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Who Plans, Who Pays, and Who is Invited… Everything You Need to Know About Planning a Bridal Shower

Who Plans, Who Pays, and Who is Invited… Everything You Need to Know About Planning a Bridal Shower

Who should be planning the bridal shower for your friend or family member’s upcoming wedding?

It may just be you!

Here’s how to know if you should be participating in the planning of the bridal shower, as well as other commonly asked questions about putting together the perfect bridal shower.

 

Who Plans the Bridal Shower

It depends. If the bride has a large bridal party, it is traditionally the responsibility of the maid of honor and bridesmaids to host the bridal shower. If the bride has a small bridal party or, perhaps, no bridal party at all, family or close friends will host the bridal shower.

Be sure to appoint a leader of the bridal shower, either the maid of honor or close family member. This person can orchestrate the planning and make sure every detail is being executed.

 

Who Pays for the Bridal Shower

Generally, the costs of the bridal shower will be split amongst the bridesmaids or family/friends that are planning the event. However, some hosts prefer to assign costs. For instance, the mother-of-the-bride may pay for the catering, the maid of honor may pay for the games and door prizes, the mother-of-the-groom may pay for decorations, etc.

 

When to Plan the Bridal Shower

The best time to plan the bridal shower is sometime between four months and one month before the wedding date. Try not to do it too close to the engagement as it may not give the bride enough time to choose her bridesmaids, register for gifts, or even decide on a wedding date! On the flip side, try not to plan it too close to the wedding date as the bride may be stressed with wrapping up final details before the wedding.

 

Where to Have the Bridal Shower

Ask the bride! Before you start planning, ask the bride if she has any locations in mind or would like a specific theme.

Popular places to host a bridal shower include the host or family member’s home, a restaurant or banquet hall, a country club, or a park. If you’re looking for more creative venues, check out local wineries or breweries, art galleries, zoos or aquariums, or spas. Some of the venues may even have bridal shower packages!

If the bride does not want a bridal shower, you should still plan something special for her. Perhaps a BYOB paint night, escape room or even a pizza and wine party at the host’s home. Be sure to invite the bridal party, as well as the mothers of the bride and groom and any sisters or sisters-in-law of the bride.

 

Who Should You Invite to the Bridal Shower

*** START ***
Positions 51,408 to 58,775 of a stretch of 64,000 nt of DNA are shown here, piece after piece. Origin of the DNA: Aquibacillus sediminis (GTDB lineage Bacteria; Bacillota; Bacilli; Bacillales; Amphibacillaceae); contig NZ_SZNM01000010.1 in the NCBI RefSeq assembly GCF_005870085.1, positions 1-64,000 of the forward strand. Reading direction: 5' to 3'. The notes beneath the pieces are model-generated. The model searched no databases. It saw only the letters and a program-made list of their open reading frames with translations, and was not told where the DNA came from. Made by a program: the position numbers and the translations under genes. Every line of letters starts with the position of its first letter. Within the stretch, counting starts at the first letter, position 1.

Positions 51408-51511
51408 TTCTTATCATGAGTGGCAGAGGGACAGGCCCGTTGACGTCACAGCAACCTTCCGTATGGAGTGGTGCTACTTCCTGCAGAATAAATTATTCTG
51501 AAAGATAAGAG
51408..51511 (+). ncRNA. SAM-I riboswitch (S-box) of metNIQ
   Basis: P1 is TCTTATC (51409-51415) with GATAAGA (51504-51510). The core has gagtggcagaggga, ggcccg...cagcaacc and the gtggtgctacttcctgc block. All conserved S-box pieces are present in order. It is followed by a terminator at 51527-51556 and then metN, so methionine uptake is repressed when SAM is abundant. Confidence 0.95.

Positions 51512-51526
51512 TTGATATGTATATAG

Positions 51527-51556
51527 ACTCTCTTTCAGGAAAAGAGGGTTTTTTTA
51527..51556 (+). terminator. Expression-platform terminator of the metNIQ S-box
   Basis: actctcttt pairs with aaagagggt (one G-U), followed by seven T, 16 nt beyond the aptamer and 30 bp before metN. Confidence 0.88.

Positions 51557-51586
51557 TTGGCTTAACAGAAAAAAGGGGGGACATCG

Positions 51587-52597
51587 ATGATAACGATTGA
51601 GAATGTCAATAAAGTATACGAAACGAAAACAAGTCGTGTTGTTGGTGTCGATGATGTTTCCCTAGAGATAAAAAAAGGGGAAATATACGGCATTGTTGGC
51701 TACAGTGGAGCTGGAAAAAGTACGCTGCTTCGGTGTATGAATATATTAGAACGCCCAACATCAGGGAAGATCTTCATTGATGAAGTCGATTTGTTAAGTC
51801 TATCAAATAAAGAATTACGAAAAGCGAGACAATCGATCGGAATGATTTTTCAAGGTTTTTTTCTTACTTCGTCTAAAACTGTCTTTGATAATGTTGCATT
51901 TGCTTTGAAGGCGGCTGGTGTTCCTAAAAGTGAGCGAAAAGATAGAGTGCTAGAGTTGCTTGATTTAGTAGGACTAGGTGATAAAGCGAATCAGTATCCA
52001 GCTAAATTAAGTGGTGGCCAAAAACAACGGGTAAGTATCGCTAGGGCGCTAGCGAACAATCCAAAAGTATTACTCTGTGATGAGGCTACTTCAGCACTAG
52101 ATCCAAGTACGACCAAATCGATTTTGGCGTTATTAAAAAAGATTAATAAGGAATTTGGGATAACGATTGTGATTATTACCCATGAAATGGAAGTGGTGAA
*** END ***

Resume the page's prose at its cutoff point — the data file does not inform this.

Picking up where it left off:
Traditionally speaking, you should only invite guests to the bridal shower who are also invited to the wedding. So, be sure to ask the bride for her wedding guest list before sending out invitations.

But, who do you invite if the bride is having a destination wedding or a small, private ceremony? With more couples opting for small weddings, it has become more commonplace to invite guests to the bridal shower who will not be attending the wedding. If this is the case, you need to be very careful how you word the invitation. Make sure it is welcoming and friendly, but does not give off the impression that they will also be invited to the wedding.

Try wording it like this “Join us in celebrating Jessica before she and Evan depart for their private wedding in Punta Cuna” or “Their ceremony will be small, but our love for them is huge. In lieu of a wedding ceremony, please join us at the bridal shower to celebrate Jessica and Evan.”

 

Should the Bridal Shower Be Co-Ed?

Again, ask the bride. Traditionally, bridal showers are a ladies-only event (with the exception of the groom making a cameo at the end – PS: remind him to bring flowers for the bride!). But, more and more brides are electing for a get-together that includes the guys. The general idea is still the same… bring gifts, open gifts, play games, eat food. But now, both the bride and groom are opening gifts!

If a co-ed shower is what the couple wants, be sure that the theme makes sense for the guests. Instead of tea and croissant sandwiches at the country club, maybe try beer and flatbreads at a trendy brewery. Choose games that will be fun for both the men and women – yep, that means you’ve got to nix the “what’s in your purse” game.

If you’re sticking with the traditional “no boys allowed” bridal shower, but the bride has a man of honor or a bridesman, he should definitely be invited to the shower!